Their long-awaited release came one month after the highest court in Myanmar, the supreme court, rejected the final judicial appeal to overturn their sentence. The Myanmar government also did not chose to pardon Wa Lone and Kyaw Soe Oo in the annual New Year amnesty this year, which saw 9,000 prisoners released.
It is unclear why the decision to pardon the pair was made now. However, this week senior diplomats and international officials are in Myanmar to discuss the situation in Rahkine with the Myanmar government, in a meeting of the International Advisory Commission. The commission was set up in 2017 to help Myanmar implement recommendations made by late former UN head Kofi Anan on resolving the ongoing conflict in Rahkine state.
While the Myanmar government insists it has implemented most of Anan’s recommendations, the situation in Rahkine, and the plight of the Rohingya Muslims, has not improved.
Present at their release from prison on Tuesday was Lord Ara Darzi, a member of Britain’s House of Lords who is on the International Advisory Commission. He said he had been involved in “months of dialogue” with the Myanmar government, Reuters and the UN as well as various governments and international organisations, which he did not name, to negotiate the pardoning of the journalists.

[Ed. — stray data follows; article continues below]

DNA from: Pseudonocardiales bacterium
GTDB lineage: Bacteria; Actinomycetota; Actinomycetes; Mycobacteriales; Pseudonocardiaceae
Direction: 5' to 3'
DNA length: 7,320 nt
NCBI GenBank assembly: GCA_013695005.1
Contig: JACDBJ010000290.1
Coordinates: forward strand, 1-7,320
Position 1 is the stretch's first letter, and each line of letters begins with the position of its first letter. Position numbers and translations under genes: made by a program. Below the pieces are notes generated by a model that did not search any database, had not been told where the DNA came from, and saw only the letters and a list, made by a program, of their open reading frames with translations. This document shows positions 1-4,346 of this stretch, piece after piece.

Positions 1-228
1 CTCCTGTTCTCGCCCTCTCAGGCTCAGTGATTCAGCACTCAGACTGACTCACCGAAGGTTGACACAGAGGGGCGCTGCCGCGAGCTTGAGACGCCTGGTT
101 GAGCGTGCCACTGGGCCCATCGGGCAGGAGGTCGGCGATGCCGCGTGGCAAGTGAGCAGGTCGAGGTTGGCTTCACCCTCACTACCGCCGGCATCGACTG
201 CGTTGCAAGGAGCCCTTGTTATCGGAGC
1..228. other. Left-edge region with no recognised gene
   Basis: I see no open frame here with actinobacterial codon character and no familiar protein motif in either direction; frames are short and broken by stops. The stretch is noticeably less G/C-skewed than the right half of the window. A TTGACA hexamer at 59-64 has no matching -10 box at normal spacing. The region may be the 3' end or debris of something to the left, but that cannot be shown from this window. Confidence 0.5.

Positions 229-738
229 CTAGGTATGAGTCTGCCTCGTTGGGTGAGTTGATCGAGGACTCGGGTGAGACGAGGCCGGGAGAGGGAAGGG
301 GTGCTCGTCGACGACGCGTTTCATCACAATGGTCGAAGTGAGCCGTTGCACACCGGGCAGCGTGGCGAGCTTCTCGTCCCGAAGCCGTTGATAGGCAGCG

“I am delighted that the Reuters reporters, Wa Lone and Kyaw Soe Oo, have been granted a pardon, released from custody, and are with their loved ones once more,” said Darzi. “This outcome shows that dialogue works, even in the most difficult of circumstances.”
News of the release was greeted with a relief by organisations around the world.
“We congratulate Wa Lone and Kyaw Soe Oo on walking free from unjust imprisonment and applaud they have now been reunited with their families,” said Phil Robertson, Human Rights Watch’s deputy director for Asia. “These courageous investigative journalists should have never been arrested, much less imprisoned, in the first place and their release was long overdue.”
A statement from the office of the UN humanitarian coordinator in Myanmar said: “The UN in Myanmar welcomes the release of Wa Lone and Kyaw Soe Oo from prison. The UN in Myanmar considers the release of Wa Lone and Kyaw Soe Oo a step toward improving the freedom of the press and a sign of government’s commitment to Myanmar’s transition to democracy.”
Additional reporting by Patrick Wintour